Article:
Gilia, Globe Gilia achilleifolia Annual North America – West Coast
Indian Blanket Gaillardia pulchella Annual North America – West Coast
Tidy-Tips Layia platyglossa Annual North America – West Coast
Coreopsis, Plains Coreopsis tinctoria Annual North America – Midwest/Northwest
Sweet Alyssum, Tall White Lobularia maritima Annual Europe
Hyssop, Lavender Agastache foeniculum Perennial North America – Upper Midwest
Daisy, Fleabane* Erigeron annuus Annual/Biennial North America
Forget-Me-Not Myosotis alpestris Unknown Arctic
Aster, New England Symphyotrichum novae-angliae Perennial North America – Eastern
Bergamot Monarda fistulosa Perennial North America

*I guess you can plant this, but it’s a spontaneous weed…

Native, perennial landscape designed by our ecological consulting firm, ecology + vision

Bunker Hill Forest Preserve Bioblitz (9/14/2013)

NOTE: The statistics on page will be occasionally updated as we add more observations and make further species identifications.

Bunker Hill Bioblitz Fall 2013
Bunker Hill Forest Preserve Bioblitz Participants Hard at Work (Play)
Jane Balaban & Erin Faulkner Botanize
Inspired by the San Francisco McLaren Park Bioblitz organized by Nerds for Nature, Save McLaren Park, iNaturalist, and Bay Nature Institute, we (Habitat 2030) decided to have our own event a bit closer to home. Habitat 2030 is a group of 20-30-40-somethings in the Chicago region who are dedicated to the understanding, preservation, stewardship, and general nerdy appreciation of the natural areas that form the beautifully diverse Chicago Wilderness region.

Bunker Hill Forest Preserve is a Forest Preserve District of Cook County site consisting of open savanna, woodlands, and wooded riparian area through with the North Branch of the Chicago River runs. We chose this site for its proximity to Chicago and for the fact that one of Habitat 2030’s members is an assistant steward there. The bioblitz took place on Saturday, September 14th, 2013 from 9AM to 4PM, with a break for lunch inbetween (grilled pineapple! Nutella pastry! bruschetta!). Emeritus stewards extraordinaire John and Jane Balaban led us throughout the site, pointing out this or that rare or unusual plant or creature, in addition to the common species. Many thanks for their assistance.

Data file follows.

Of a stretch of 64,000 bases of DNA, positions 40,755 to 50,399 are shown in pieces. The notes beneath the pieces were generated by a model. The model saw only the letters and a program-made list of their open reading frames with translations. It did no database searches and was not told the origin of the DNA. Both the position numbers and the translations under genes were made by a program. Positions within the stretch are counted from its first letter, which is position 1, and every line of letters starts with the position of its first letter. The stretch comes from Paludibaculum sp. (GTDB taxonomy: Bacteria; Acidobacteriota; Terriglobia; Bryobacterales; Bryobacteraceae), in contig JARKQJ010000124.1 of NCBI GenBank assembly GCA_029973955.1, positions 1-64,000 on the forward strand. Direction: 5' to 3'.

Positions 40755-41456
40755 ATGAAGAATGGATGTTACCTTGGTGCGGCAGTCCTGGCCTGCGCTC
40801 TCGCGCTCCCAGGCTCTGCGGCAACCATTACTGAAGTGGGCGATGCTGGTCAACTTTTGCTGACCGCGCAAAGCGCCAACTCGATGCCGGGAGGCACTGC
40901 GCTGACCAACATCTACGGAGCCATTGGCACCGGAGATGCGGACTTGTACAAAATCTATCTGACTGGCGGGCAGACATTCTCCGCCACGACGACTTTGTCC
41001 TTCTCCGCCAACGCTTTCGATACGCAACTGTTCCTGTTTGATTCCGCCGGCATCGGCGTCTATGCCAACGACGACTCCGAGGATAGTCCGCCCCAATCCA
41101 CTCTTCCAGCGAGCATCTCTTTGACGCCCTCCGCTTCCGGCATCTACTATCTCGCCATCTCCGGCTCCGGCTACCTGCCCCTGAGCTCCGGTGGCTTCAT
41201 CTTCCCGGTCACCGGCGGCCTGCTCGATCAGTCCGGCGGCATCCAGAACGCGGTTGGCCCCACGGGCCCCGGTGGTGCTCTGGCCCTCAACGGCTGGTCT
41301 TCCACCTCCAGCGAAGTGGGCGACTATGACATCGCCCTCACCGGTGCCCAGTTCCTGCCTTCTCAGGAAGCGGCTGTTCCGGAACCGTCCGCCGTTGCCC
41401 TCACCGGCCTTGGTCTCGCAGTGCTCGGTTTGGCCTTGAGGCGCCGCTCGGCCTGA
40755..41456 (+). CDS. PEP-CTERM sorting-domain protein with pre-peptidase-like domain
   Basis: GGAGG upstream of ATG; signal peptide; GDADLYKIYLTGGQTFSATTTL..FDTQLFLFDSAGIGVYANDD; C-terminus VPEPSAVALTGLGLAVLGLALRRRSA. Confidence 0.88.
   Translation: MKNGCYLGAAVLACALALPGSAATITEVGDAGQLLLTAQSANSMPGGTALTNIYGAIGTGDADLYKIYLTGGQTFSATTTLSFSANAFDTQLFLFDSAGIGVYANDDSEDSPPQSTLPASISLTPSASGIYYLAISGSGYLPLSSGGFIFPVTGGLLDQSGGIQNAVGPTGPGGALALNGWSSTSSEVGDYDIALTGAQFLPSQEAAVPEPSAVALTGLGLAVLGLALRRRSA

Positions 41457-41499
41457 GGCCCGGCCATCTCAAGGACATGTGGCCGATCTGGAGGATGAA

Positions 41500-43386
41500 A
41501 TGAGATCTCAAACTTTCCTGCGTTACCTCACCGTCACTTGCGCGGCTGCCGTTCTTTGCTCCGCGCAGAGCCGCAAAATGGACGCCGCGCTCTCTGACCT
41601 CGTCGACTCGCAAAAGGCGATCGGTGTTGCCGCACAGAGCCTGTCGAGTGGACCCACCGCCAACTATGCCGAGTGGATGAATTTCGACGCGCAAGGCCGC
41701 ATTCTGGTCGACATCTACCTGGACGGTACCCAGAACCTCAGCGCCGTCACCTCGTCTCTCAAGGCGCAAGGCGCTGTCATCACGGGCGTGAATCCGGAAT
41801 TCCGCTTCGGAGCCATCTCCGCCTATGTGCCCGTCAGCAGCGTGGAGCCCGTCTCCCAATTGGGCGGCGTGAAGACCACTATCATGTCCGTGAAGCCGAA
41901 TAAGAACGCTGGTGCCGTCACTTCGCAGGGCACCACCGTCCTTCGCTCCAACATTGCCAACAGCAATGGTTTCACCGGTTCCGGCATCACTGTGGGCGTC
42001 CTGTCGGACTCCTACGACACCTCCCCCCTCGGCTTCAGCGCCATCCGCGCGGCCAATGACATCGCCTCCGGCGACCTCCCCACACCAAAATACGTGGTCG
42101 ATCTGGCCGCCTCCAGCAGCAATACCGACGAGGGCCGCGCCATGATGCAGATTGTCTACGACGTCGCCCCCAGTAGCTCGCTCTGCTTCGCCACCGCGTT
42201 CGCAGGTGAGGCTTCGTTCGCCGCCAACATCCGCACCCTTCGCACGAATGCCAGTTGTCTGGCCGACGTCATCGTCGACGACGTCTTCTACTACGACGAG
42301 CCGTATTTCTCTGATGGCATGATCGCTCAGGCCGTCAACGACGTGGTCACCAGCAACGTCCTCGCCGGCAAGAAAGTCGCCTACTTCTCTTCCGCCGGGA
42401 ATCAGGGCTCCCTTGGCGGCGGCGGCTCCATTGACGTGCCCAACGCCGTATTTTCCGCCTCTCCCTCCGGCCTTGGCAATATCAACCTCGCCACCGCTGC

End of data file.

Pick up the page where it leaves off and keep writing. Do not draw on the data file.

So, what did we find?

symnov As of 10/01/2013, we had 592 observations contributed by 9 participants. A total of 12 people participated – some used smartphones and others used cameras and haven’t yet uploaded their observations. We have identified 231 unique species to species level. That means we had many duplicate species, species only identified broadly (e.g. Insects, Carex, etc.), and 102 uncategorized observations. The most observed species (with 5 observations each) were New England aster (Symphyotrichum novae-angliae, left), wild leek (Allium tricoccum), sneezeweed (Helenium autumnale), and bottle gentian (Gentiana andrewsii).

Observations as of 9/16/2013